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Valorant vs Counter-Strike 2 vs (Image via Riot Games and Valve)

Counter-Strike 2 vs Valorant: Will promise of improved tick-rate mark the end of Riot's shooter?

Valve's Counter-Strike 2 promises to deliver better performance than any game in the franchise has done. This, among other things, could mean a potential disaster for Riot Games' Valorant if players decide to jump back to their original ship. The upgrade to CS:GO has been in the works for a while now and the hype around it had been building up for the last couple of weeks.

In a surprising move, Valve finally confirmed yesterday that the title is slated to be released in Summer 2023, with the limited testing period starting immediately.


The Counter-Strike vs Valorant debate has been going on ever since Riot's character-based tactical shooter came out. However, considering the latter was a newly developed game that incorporated more advanced tech, it was considered to have the upper hand. With the release of Counter-Strike 2, that edge doesn't look quite so sharp anymore.

Can Counter-Strike 2's sub tick-rate architecture potentially kill the growing Valorant scene?

The most important part of every Counter-Strike match? Shooting and movement. We're going beyond tick rates in Counter-Strike 2:

To answer this question, it is important to understand what tick-rate is to begin with. It is the frequency at which a server can process and respond to information it receives in a game. In FPS titles, this translates to how quickly all sorts of movement and fired bullets are registered. It can make a world of difference when peeking angles, leading to the infamous concept of peeker's advantage.

Developers have been attempting to maximize the power of their servers to process information as fast as possible in order to minimize the gap between a command entered by the player and it coming into effect in-game.

When Valorant came out in 2020, it was the first game to offer 128-tick servers at launch. This gave Riot's FPS title a significant edge over its immediate competition in CS:GO and Overwatch 2, both of which ran on 64-tick servers for the most part. Riot also kept making improvements to this aspect over years since the game's initial release.

Counter-Strike 2 has been announced, and with it the concept of sub-tick rate architecture. It aims to do away with the concept of latency between clicks and actions for all practical purposes by eliminating the gap between ticks altogether.


The question that arises then is whether players who switched out of CS:GO for Valorant will come back, ebbing the fast-paced growth of the character-based FPS title.

There is no doubt that the tick-rate of a shooting-based game is one of its most important aspects, and this new mechanism will lure a lot of players. However, there are also other equally important factors to take into consideration while answering a question like this.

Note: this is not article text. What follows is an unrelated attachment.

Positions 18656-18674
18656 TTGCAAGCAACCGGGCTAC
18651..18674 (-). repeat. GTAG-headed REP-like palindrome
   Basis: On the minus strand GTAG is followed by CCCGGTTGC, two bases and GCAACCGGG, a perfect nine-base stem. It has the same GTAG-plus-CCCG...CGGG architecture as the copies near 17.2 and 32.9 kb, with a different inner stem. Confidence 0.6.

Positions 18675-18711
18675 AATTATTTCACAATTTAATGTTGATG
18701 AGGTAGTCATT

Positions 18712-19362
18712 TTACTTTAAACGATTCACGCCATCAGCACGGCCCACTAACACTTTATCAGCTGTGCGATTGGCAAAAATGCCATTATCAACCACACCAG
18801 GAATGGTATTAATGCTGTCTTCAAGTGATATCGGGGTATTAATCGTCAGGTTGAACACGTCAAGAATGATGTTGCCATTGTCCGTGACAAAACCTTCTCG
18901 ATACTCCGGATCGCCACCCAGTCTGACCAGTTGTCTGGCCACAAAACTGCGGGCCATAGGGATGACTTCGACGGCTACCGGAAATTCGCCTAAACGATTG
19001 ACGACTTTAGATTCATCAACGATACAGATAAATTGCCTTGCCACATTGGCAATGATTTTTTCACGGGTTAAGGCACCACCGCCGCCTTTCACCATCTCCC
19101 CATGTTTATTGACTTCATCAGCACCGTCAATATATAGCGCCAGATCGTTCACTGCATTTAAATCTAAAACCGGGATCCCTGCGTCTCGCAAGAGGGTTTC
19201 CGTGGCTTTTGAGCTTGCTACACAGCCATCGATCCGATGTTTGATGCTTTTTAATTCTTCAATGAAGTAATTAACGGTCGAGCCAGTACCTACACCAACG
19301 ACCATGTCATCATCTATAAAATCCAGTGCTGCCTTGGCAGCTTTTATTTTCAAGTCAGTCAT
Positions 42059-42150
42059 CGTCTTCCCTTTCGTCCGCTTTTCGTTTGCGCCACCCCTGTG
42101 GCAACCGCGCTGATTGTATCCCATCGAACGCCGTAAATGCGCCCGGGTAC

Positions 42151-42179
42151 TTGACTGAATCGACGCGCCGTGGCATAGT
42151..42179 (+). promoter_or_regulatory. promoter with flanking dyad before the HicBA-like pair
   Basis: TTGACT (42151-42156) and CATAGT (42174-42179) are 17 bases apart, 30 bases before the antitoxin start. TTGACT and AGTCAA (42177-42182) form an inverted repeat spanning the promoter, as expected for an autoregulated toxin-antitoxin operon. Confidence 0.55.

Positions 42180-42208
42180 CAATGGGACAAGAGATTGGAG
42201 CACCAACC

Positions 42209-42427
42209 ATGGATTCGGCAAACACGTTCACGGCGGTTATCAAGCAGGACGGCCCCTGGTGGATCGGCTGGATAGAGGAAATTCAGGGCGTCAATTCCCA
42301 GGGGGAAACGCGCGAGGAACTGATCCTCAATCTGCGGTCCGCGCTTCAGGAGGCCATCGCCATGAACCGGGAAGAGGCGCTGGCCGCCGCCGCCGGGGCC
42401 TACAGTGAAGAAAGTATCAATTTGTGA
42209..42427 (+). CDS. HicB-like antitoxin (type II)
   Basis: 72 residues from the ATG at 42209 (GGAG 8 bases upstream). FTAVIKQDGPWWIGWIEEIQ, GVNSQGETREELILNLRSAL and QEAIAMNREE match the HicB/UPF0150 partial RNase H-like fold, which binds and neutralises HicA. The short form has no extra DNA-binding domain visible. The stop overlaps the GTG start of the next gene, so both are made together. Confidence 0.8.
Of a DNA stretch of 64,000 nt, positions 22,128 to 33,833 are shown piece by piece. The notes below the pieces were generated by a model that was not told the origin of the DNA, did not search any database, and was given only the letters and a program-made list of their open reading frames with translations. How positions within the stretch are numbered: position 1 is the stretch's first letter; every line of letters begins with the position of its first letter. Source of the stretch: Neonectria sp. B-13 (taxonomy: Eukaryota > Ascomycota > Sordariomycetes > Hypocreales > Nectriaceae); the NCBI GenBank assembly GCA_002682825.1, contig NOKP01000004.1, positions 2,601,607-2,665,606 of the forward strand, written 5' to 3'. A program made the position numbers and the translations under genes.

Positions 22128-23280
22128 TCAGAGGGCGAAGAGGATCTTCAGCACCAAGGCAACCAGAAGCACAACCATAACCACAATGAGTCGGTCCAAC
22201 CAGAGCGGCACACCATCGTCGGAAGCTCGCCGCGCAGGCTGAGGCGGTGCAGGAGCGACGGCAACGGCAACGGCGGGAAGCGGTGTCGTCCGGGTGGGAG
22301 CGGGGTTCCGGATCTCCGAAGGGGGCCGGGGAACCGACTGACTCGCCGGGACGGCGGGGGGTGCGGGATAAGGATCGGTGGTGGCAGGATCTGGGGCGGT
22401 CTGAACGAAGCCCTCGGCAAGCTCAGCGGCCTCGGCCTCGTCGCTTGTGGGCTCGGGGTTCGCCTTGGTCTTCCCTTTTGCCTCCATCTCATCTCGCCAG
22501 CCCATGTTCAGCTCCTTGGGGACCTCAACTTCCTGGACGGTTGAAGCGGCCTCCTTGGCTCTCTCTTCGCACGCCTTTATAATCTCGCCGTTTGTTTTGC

How will Counter-Strike 2 counter the cheating problem?

[VALORANT] A new Vanguard update is now available for you!

Please remember to select "Yes" when the pop-up appears. If you select "No", you will not be able to launch VALORANT.

If you run into any issues, reinstalling the whole game should fix them.

Cheating can be a huge turn-off when it comes to competitive games. CS:GO was plagued by cheaters and bots, which ruined the gameplay experience. Valorant, on the other hand, has one of the most robust anti-cheat mechanisms in place called Vanguard, which even got a new performance upgrade recently.

Among the many announcements made by Valve regarding the new features coming to Counter-Strike 2, there hasn't been a comment on a new anti-cheat mechanism.

It is still very early days and more updates have been promised before the game's Open Access is released this summer. Having said that, it will be quite disappointing to have such a smooth gaming experience ruined by a plethora of cheaters coming into games regularly.


Counter-Strike and Valorant have the same central focus, which is shooting and planting and defusing an explosive device. The latter, however, also has a lot more strategic complexity in the form of Agent abilities.

The two titles also follow entirely different aesthetic builds. There are a lot of people who still prefer the latter's cartoon-esque character model and world design over CS's more realistic build.


Riot Games has also proven itself to be a master of content production, delivering skins and tidbits of lore from time to time, which also goes a long way in keeping the community hooked.

While the arrival of Counter-Strike 2 will definitely make the market much more competitive, it will be a bit of an overstatement to suggest that it will kill the Valorant scene entirely.

Edited by
Abu Amjad Khan
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